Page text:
Also, a push rod 92 is connected to the push plate 90, and a drive shaft 93 is perpendicularly engaged with the push rod 92. A clutch lever (not shown) of a steering handle is connected to the drive shaft 93 via a connecting lever 94. When a rider grips the clutch lever, the drive shaft 93 is rotated to cause the movement of the push rod 92 in a direction of compressing the clutch springs 91. This causes disengagement of the outer and inner plates 87a and 89a, resulting in interception of the transmission of engine rotation.

A solid lubricant is interposed between the contact surfaces of the outer plates 87a and the inner plates 89a.

In this manner, substantially the same effects as those in the first embodiment can be expected in the dry clutches 75 and 85 according to the second and third embodiments by interposing a solid lubricant between the contact surfaces of the outer plates 78 and 87a and the inner plates 81 and 89a.

Broad Scope of the Invention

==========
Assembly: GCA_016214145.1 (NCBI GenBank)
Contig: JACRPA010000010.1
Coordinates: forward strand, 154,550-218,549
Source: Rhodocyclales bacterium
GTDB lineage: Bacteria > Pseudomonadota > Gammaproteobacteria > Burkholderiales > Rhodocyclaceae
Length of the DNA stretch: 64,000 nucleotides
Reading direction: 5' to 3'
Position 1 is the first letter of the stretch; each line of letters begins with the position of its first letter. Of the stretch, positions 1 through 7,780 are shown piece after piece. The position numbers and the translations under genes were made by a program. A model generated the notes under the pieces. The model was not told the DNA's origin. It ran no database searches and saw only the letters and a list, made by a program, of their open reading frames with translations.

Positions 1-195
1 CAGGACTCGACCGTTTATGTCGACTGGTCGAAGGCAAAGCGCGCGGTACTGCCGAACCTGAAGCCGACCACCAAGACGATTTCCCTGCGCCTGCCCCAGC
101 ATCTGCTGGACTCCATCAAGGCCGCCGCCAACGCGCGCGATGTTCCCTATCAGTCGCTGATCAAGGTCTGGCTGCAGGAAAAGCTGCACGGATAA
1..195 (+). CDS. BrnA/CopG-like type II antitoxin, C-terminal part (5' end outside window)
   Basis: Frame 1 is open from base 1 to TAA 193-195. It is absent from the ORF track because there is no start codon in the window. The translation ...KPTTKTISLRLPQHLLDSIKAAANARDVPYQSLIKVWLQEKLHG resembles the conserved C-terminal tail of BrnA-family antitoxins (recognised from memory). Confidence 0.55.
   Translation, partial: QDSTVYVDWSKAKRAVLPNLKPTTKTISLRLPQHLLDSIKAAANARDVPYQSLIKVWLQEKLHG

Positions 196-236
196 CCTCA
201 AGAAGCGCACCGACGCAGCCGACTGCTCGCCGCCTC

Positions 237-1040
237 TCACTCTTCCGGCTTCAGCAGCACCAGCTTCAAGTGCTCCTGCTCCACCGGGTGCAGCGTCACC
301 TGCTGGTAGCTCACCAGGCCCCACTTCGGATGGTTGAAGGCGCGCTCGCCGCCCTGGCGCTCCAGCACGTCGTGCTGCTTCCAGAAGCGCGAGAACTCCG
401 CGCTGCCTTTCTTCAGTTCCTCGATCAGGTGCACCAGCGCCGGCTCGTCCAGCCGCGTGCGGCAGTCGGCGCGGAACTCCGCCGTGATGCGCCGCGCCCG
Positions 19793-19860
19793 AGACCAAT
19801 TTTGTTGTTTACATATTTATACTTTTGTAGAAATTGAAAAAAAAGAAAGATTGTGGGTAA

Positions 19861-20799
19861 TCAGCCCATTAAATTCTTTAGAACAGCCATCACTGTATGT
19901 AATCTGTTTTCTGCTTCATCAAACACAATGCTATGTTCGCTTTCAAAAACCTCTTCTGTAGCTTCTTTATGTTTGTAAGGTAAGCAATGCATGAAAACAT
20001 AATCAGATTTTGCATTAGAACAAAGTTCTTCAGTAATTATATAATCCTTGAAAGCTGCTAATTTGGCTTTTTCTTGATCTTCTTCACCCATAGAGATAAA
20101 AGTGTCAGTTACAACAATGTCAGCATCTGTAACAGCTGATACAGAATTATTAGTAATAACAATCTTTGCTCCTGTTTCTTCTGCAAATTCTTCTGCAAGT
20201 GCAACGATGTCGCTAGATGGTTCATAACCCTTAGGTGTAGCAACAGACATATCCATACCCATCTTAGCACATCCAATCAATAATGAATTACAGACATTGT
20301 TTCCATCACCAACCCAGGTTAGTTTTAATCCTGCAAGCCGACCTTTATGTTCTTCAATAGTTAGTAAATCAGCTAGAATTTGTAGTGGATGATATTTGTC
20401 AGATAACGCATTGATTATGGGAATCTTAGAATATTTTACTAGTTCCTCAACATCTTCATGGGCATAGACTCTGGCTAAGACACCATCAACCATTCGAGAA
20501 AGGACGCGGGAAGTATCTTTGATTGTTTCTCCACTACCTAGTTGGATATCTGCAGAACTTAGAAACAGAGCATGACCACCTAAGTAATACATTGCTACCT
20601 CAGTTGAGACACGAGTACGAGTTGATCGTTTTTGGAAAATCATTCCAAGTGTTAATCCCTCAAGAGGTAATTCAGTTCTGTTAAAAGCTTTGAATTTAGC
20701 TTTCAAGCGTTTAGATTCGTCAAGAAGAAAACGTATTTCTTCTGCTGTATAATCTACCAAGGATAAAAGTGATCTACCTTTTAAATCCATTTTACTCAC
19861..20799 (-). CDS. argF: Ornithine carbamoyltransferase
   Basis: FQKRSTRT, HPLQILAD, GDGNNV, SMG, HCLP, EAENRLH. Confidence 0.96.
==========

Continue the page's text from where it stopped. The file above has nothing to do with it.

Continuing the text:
While illustrative embodiments of the invention have been described herein, the present invention is not limited to the various preferred embodiments described herein, but includes any and all embodiments having equivalent elements, modifications, omissions, combinations (e.g., of aspects across various embodiments), adaptations and/or alterations as would be appreciated by those skilled in the art. The limitations in the claims are to be interpreted broadly based on the language employed in the claims and not limited to examples described in the present specification or during the prosecution of the application, which are to be construed as non-exclusive. For example, in the present disclosure, the term “preferably” is non-exclusive and means “preferably, but not limited to.” In this disclosure and during the prosecution of this application, means-plus-function or step-plus-function limitations will only be employed where for a specific claim limitation all of the following conditions are present in that limitation: a) “means for” or “step for” is expressly recited; b) a corresponding function is expressly recited; and c) structure, material or acts that support that structure are not recited. In this disclosure and during the prosecution of this application, the terminology “present invention” or “invention” is meant as a non-specific, general reference and may be used as a reference to one or more aspect within the present disclosure. The language present invention or invention should not be improperly interpreted as an identification of criticality, should not be improperly interpreted as applying across all aspects or embodiments (i.e., it should be understood that the present invention has a number of aspects and embodiments), and should not be improperly interpreted as limiting the scope of the application or claims. In this disclosure and during the prosecution of this application, the terminology “embodiment” can be used to describe any aspect, feature, process or step, any combination thereof, and/or any portion thereof, etc. In some examples, various embodiments may include overlapping features. In this disclosure and during the prosecution of this case, the following abbreviated terminology may be employed: “e.g.” which means “for example.”